Baltimore Sun’s BEST party in 2 weeks

What you'll have to do to stay in Carroll County


BEGINNING NEXT year, any person or business moving into Carroll County will have to pass a fitness test that high-level county officials are now developing.

This test has nothing to do with physical characteristics, such as a person's percentage of body fat, or how many push-ups or sit-ups they can do, or miles they can run.

The test will focus on whether prospective residents have sufficient income and the proper family size. They will be asked how many books they borrow from the library, how often they picnic in public parks or play softball on public ballfields.

One part of the questionnaire will be devoted to driving habits and commuting patterns. People who rely on county roads will have to pay an extra fee when they register their cars.

The multi-department task force has been meeting in secret at the County Office Building in Westminster for the past several weeks in an effort to develop the standards by the end of the year.

Even though these standards are incomplete, county Commissioner W. Benjamin Brown has already inadvertently leaked a couple of the income standards.


Families with between $45,000 and $55,000 looking for new homes had better look elsewhere if they are looking for moderately priced housing. This will be known as the Carroll County Income Standard (CCIS).

Carroll has no room for such freeloaders because they don't buy homes valuable enough to generate taxes that cover the cost of providing them with services.

The only people fit to live in the county are those who buy houses worth $250,000 or more, which will be known as the Carroll County Base Standard for Housing (CCBSH).

There is a real shortage of those people in Carroll, according to 1990 census data. Only 953 houses -- or 3.4 percent of the 28,023 in the county -- met the new stringent financial standards five years ago. County officials familiar with the data believe the current numbers are not much better.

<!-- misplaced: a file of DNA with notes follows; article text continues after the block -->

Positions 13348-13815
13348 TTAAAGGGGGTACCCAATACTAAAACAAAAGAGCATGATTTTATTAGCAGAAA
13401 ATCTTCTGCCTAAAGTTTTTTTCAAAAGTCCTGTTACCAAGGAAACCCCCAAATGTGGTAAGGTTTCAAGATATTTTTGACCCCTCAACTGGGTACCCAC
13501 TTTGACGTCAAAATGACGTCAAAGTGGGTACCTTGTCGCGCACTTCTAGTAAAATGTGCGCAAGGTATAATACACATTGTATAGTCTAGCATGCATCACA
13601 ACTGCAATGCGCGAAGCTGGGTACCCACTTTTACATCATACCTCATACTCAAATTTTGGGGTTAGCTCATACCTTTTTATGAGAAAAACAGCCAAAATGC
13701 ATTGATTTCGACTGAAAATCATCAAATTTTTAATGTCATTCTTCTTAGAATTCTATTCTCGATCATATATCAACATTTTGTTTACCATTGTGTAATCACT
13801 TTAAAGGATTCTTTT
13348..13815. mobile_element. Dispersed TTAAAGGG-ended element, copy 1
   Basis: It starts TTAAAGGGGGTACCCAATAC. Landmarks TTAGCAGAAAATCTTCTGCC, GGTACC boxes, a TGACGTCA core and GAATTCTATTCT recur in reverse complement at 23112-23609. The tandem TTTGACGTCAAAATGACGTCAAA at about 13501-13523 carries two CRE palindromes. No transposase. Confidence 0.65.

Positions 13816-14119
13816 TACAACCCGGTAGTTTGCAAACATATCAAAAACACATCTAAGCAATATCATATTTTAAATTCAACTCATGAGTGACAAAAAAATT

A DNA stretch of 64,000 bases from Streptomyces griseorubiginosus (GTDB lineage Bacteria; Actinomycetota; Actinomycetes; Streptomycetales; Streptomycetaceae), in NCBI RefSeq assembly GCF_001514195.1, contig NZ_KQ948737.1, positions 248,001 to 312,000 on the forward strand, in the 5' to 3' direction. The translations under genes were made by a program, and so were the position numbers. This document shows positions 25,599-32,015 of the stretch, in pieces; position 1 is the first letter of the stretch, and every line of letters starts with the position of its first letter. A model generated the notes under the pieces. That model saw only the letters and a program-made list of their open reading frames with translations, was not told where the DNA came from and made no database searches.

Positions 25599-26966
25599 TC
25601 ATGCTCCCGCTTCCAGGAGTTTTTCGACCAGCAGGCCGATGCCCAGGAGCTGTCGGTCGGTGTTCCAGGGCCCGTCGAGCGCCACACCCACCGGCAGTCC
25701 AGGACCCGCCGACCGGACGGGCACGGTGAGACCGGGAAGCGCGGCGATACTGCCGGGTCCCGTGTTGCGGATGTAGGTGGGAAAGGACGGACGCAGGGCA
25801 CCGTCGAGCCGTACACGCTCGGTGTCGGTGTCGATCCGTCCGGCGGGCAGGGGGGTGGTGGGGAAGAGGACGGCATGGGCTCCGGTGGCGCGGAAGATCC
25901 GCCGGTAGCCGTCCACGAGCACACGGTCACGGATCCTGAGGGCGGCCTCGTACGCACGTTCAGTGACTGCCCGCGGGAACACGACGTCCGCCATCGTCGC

The task force also determined that although 96.6 percent of the population doesn't meet the new housing value criteria, current residents can remain in the county. There is, however, a proviso that states if current residents want to move and remain county residents, they must move into houses that meet the CCBSH.

Standards for families with school-age children are equally tough. Financial analysts with the county education department have calculated that since the county's per pupil expenditure is about $2,400, families with more than one child will have to buy houses that cost more than $250,000.

For each additional child who needs schooling, the family residence will have to be worth at least $125,000 more than the $250,000 base price. In other words, if a family has three children, they will have to buy a house worth $500,000.

If a family with one child moves into a house worth $250,000, but has a second child after settling in the county, an annual surcharge of $2,400 will be imposed on their tax bill. Residents whose children graduate from high school get no credit.

The fitness test for businesses moving into the county will be even more stringent. Anyone earning less than $55,000 can't generate enough county taxes to meet the CCIS, so only businesses who pay all their employees who live in the county more than $55,000 will be allowed here.

Importing fast food help

Realizing that fast food restaurants, retail stores, manufacturers, warehouses and professional offices employ people who earn considerably less than Carroll's new standard, the task force has created an exception.

Businesses will be able to move into the county only if the lower-priced help are non-residents.

To enforce the law, all employers will be required to check the residency of their workers. Because federal law requires employers to check the citizenship or immigration status of their workers, the task force figured another question would not be an added burden.

County residents can fill only those positions that pay $55,000 or more.

If employers need lower-priced help, the businesses can import lower-priced labor from other counties and states. However, each of those imported employees will have to sign affidavits attesting that while they work in the county, they don't sleep in it.

If Carroll residents want to fill these lower-paid jobs, they will have to relocate outside the county. With the county's median income at about $48,700, a lot of residents will have to think about whether they can remain here.

Under this new policy, the majority of the county government employees will have to leave the county if they want to keep their jobs. The task force would like to put this policy into effect immediately, but there is one obstacle:

They can't figure out how to keep the current Board of Commissioners in office since they earn about $32,000 a man and cannot meet the county's new income standard.

Brian Sullam is The Sun's editorial writer in Carroll County.

Copyright © 2019, The Baltimore Sun, a Baltimore Sun Media Group publication | Place an Ad